Monday, February 3, 2014
Revelations of West Point
"What something tragic happens, you don't really want to say anything bad about the person. But everyone has skeletons in the closet."
That's how Megan Sawyer began the conversation.
Megan was one of Maura's friends at West Point, a fellow runner, another young woman trying to hoof it through the military academy's tough regimen. She thinks it's time for people to know a little more about the troubles Maura was having there. Perhaps it can provide a few pieces to the puzzle and move us closer to some resolution.
Megan was standing beside Maura when Maura got busted for stealing makeup from the commissary at Fort Knox during a training trip. Later, Maura confided in her about the ordeal. "It was so stupid," she said. "I only took five dollars worth of stuff."
Maura was quiet, says Megan. "But you could tell there were some inner demons. She seemed sad." She was also "insanely smart." So smart, she says, Maura helped her older sister, Julie with homework.
The daily routine was harsh. Everyone had chores and duties. Most days, you woke up around 4:30 a.m. Clean bathrooms, take out the trash. Every day you had to read the newspaper and you could be quizzed on current events by older cadets. Outside of class (and conditioning for the track team) there was not much extra time.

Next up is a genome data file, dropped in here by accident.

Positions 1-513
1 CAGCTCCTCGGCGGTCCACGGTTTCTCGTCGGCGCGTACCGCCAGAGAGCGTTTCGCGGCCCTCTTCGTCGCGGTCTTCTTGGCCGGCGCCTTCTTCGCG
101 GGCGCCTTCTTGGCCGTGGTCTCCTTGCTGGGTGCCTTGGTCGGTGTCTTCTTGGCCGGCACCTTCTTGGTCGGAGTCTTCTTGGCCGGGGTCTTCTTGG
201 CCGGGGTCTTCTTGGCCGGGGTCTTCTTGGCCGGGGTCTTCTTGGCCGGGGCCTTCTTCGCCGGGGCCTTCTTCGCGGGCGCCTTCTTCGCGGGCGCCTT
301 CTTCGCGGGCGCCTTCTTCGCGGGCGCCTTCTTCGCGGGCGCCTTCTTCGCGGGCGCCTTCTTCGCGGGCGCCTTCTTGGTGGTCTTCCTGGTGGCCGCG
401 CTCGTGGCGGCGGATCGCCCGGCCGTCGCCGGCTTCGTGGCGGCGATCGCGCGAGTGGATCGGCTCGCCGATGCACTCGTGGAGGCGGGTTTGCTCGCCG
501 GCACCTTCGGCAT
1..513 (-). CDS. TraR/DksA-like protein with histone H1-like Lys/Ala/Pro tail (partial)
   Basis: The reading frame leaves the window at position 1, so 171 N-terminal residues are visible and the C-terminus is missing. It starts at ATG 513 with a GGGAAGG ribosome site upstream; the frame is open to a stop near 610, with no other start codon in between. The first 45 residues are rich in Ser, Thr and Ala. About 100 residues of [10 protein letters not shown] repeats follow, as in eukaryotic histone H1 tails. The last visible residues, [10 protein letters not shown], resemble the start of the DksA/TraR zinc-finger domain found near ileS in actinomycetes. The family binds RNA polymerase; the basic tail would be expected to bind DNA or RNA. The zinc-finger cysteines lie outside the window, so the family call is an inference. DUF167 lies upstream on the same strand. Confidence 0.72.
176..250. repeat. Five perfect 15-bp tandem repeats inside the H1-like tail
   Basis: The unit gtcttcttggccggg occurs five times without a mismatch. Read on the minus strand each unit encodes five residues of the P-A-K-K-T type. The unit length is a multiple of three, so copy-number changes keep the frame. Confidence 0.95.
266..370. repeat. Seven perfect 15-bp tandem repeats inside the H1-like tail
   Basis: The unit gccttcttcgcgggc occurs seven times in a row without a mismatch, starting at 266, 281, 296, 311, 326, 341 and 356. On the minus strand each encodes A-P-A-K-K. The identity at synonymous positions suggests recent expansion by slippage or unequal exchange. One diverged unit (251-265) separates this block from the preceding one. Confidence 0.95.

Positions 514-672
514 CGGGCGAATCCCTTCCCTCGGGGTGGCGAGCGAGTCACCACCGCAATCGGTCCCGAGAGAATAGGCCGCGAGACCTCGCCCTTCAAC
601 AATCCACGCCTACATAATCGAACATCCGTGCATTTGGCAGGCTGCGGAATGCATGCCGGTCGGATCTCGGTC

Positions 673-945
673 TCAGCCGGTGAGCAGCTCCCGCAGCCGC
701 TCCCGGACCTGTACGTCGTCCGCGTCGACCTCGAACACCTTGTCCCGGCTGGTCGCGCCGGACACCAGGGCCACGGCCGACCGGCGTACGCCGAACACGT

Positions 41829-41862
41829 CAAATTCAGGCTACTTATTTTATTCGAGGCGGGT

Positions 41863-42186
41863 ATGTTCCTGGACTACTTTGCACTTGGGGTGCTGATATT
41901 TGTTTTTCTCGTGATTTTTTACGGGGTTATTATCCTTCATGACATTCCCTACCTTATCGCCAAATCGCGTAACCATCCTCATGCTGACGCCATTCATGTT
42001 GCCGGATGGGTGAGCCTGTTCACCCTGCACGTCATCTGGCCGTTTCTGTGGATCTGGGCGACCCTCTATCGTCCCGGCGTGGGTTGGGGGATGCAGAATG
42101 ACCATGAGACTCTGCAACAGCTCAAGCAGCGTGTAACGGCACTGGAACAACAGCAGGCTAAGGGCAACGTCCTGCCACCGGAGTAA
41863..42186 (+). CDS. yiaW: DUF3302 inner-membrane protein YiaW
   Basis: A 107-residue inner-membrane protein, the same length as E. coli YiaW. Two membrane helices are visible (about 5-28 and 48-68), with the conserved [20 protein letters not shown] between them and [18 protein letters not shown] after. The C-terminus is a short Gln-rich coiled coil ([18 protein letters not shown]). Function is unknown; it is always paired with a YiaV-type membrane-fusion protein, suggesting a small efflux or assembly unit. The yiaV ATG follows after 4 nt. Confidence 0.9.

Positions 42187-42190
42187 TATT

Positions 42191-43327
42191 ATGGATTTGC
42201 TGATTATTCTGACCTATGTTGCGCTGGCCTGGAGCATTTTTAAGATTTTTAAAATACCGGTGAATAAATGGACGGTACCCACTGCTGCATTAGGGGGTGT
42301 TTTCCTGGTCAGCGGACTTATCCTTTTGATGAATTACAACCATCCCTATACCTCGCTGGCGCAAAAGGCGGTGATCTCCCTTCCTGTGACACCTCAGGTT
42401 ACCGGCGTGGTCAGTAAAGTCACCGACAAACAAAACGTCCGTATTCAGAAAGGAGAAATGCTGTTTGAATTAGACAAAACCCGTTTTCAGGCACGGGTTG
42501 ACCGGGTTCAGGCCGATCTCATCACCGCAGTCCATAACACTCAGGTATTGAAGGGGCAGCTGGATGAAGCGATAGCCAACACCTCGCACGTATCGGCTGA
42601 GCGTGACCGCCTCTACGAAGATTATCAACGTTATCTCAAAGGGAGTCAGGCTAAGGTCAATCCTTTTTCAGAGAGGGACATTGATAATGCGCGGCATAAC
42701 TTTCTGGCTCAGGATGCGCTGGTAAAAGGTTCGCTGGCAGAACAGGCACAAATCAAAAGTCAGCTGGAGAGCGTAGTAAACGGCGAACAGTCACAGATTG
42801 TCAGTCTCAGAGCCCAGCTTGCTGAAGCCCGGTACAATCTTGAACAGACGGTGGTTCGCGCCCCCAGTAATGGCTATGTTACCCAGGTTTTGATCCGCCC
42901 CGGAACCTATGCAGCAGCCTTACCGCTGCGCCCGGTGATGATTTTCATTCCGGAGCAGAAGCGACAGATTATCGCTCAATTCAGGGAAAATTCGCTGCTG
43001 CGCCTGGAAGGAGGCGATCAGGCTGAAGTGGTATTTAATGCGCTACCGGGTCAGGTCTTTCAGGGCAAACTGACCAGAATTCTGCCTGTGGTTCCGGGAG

The dorms, at the time, were co-ed. Two or three women would share a room, next to a room full of men. In such close quarters, Maura's bulimia was well-known. "She had issues with loving herself."
Some of that stress came from Julie, who, Megan says, was "unusually hard on her. Julie would harp on her about studying and running, and then Maura would get down on herself about it."
Some of these things Megan has told police and the Murrays, already. She says that Helena Murray, who runs the Facebook group, told her to keep quiet about it, "Don't say these negative things. Watch what you tell people."
Megan says Maura was not on the hook to reimburse West Point for the schooling she received before transferring to UMass. Cadets sign a contract during their Junior year but if they leave before that, they can do so without penalty.
During her time at West Point, Maura went through basic military training, including survival skills. She could operate a machine gun on top a tank.
Based on what she knows of Maura, Megan believes she had what it takes to start a new life.
"If she wanted to make up another life, she could do it," says Megan. "If she wanted to disappear, she could. She never wanted to look bad in front of people. After she crashed her father's car, and this trouble with the credit cards, I think she probably thought, if I just disappeared, they wouldn't think badly of me. I believe she's alive. It's just a feeling I've always had."